Student spotlight: Leah Balkovec

Having not been together in person since class on March 13, 2020 when the University switched to a virtual format, Professor Sejal Patel was excited to reconnect with Leah Balkovec, her former first-year Human Development I & II student. They bumped into each other at a community ice skating rink, where Leah works as a skating coach for young children. 

About Leah Balkovec

Leah is a third year student in the Early Childhood Studies program who aspires to work as a teacher after graduating. She noted that her favourite part of the Human Development I and II courses was “learning about how a child’s brain processes information”, and that she “gained an in-depth understanding about child growth and development.” Leah shared that she has “been able to apply what [she] learned from Human Development I and II to [her] placement and work place settings.” During the pandemic, Leah shared that she found connecting through group chats and over the phone helpful in liaising with her classmates while learning online, despite the challenges of not being able to interact in person. During stressful times, such as during exam period, she “found that going for walks, working out, and listening to music were great stress relievers.” Leah shared that her choice of the Early Childhood Studies program was the result of her “passion for working with children” and that she appreciated the “hands-on experience in the field” that she gained from the program. 

#NationalDoctorsDay: Dr. Walaa Al-Chetachi

On #NationalDoctorsDay, we celebrate Dr. Walaa Al-Chetachi, Dr. Sejal Patel’s former research intern and an alumna of the Internationally Trained Medical Doctors (ITMD) Bridging Program at X University.

Dr. Al-Chetachi and Dr. Patel, in collaboration with MAECS alumna, Jacqueline H. Chan, contributed to secondary qualitative analyses of data that were collected as part of Dr. Patel’s longitudinal school-based Model Schools for Inner Cities research.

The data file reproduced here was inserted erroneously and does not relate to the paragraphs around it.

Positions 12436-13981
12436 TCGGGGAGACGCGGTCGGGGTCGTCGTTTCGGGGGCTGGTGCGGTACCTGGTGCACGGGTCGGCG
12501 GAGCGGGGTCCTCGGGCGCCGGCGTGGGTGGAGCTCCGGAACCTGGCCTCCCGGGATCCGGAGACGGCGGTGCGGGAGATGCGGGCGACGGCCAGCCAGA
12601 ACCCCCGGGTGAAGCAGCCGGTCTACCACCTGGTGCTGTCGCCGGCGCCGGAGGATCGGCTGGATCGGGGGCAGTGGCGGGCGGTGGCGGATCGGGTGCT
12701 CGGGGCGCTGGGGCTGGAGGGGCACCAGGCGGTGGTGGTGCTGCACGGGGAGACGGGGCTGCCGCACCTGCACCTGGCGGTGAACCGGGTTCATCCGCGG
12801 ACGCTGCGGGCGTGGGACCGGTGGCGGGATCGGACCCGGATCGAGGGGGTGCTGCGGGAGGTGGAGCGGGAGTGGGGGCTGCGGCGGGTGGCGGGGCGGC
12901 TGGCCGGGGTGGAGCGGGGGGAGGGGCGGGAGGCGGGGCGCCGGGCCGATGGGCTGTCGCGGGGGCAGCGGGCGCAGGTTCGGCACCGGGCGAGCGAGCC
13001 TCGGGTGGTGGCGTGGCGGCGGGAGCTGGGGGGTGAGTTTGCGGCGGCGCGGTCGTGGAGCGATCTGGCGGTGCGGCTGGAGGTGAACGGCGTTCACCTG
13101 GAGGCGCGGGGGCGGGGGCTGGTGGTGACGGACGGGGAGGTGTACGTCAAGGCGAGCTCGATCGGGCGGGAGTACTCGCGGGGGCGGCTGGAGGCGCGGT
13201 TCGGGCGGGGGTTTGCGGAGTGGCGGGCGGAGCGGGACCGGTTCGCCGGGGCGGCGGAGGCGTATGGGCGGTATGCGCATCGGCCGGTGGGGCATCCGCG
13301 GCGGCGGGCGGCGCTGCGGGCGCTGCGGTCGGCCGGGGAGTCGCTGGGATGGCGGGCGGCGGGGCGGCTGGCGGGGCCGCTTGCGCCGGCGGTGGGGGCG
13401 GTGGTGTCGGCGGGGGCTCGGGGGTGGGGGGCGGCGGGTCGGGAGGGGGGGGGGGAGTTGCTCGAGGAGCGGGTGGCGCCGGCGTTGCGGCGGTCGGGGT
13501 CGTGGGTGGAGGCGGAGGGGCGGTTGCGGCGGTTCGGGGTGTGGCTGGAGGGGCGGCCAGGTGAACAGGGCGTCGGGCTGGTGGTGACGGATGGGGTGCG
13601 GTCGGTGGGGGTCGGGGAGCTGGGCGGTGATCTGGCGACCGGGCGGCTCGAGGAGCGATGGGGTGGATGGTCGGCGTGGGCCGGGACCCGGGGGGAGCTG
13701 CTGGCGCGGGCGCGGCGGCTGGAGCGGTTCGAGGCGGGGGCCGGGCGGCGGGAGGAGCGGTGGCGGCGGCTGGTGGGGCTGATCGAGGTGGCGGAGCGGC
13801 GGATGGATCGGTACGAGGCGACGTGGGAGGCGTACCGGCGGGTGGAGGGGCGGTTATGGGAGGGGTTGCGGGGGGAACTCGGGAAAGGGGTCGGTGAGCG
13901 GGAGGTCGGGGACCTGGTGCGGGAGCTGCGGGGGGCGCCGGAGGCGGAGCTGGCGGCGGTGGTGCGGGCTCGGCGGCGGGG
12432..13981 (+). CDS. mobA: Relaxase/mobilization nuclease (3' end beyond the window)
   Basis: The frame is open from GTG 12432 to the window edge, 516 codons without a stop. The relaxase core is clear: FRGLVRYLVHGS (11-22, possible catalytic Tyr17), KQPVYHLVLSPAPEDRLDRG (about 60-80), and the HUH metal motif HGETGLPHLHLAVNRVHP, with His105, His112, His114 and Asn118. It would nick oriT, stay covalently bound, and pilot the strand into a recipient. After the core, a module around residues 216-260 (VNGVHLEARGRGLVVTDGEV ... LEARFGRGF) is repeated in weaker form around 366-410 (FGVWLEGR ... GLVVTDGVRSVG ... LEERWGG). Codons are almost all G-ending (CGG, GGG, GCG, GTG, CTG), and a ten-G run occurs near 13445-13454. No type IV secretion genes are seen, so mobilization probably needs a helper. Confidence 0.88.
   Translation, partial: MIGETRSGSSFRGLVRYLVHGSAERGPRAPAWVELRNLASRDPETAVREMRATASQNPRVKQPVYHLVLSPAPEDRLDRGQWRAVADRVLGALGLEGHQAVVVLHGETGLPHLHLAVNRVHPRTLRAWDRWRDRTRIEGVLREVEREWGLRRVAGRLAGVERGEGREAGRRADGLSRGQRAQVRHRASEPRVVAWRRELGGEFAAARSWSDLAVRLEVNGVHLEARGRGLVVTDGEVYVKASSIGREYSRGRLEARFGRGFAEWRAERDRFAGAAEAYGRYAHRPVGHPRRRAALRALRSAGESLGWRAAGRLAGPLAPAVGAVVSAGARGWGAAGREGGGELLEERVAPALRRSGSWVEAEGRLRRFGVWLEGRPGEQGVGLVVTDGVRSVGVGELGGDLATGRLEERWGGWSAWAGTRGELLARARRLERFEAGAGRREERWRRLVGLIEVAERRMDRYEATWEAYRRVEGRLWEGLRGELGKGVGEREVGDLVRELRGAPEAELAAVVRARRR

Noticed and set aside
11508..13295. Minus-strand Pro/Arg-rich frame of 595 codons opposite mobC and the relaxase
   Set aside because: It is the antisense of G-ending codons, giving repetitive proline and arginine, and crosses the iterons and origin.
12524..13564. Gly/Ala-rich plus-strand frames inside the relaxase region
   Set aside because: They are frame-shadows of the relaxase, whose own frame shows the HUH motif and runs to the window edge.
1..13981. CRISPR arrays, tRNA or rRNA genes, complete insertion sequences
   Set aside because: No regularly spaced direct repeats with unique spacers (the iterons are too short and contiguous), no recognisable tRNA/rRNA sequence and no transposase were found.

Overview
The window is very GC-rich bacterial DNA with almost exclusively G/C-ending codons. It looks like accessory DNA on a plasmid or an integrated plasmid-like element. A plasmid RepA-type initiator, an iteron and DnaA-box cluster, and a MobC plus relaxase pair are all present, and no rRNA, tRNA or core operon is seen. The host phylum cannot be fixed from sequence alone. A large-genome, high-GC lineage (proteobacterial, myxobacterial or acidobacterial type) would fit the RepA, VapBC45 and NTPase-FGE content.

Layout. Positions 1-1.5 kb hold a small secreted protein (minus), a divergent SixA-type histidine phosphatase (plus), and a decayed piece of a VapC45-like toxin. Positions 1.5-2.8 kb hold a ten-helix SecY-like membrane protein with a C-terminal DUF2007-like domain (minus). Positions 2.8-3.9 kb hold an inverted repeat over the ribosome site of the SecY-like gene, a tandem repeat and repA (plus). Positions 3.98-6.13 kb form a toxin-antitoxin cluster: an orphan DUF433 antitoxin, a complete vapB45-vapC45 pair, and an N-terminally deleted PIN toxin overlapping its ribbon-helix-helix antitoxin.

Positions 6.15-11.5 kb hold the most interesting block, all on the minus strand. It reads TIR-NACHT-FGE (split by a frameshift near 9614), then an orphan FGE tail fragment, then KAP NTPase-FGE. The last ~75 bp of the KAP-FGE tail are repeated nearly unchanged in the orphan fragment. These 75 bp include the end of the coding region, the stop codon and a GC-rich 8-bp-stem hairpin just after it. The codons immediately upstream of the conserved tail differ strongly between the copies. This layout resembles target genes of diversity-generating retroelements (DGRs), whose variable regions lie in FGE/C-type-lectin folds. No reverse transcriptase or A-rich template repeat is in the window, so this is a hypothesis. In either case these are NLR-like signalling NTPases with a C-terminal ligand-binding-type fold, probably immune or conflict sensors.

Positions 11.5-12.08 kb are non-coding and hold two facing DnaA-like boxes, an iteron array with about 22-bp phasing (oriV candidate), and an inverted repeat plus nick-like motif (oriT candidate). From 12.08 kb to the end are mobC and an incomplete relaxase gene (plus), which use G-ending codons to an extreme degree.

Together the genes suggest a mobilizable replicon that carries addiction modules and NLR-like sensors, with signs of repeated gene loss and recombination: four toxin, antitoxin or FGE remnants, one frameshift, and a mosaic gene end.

Click here to read more about the study.

About Dr. Walaa Al-Chetachi

Dr. Walaa Al-Chetachi is a medical doctor with a Ph.D. in Public Health and over 20 years of experience in public health education and research. She has led and implemented research studies in maternal and child health and chronic diseases, with an impressive publication record. Dr. Al-Chetachi has worked in government settings in Qatar for nine years, developing and implementing health promotion programs, national health care plans, along with training and supervising medical students and health care professionals. She is passionate about health promotion and empowering culturally diverse populations. Currently, she is collaborating with Dr. Sejal Patel’s research team, is a scientific committee member of the 13th Maternal Child Health handbook conference, a research team member in the diabetes prevention PREVENT project, and is a mentor for international medical graduates, advocating for their success in Canada. 

Reflections from the COVID-19 pandemic on children’s learning, inequities and speaking up against injustice

It is hard to believe that it has been almost one and a half years since the initial shutdown in Ontario due to the COVID-19 pandemic. I am thinking of children and families who have been experiencing the stress of the pandemic, including challenges with virtual schooling and isolation. During this time, many have lost loved ones due to the pandemic or other reasons, and have had to find new ways of coping with loss due to the circumstances. What we have also seen as a society is how the pandemic is exacerbating existing inequities in profound ways.

During this time, Canada was also confronted with its devastating history and continued systemic discrimination.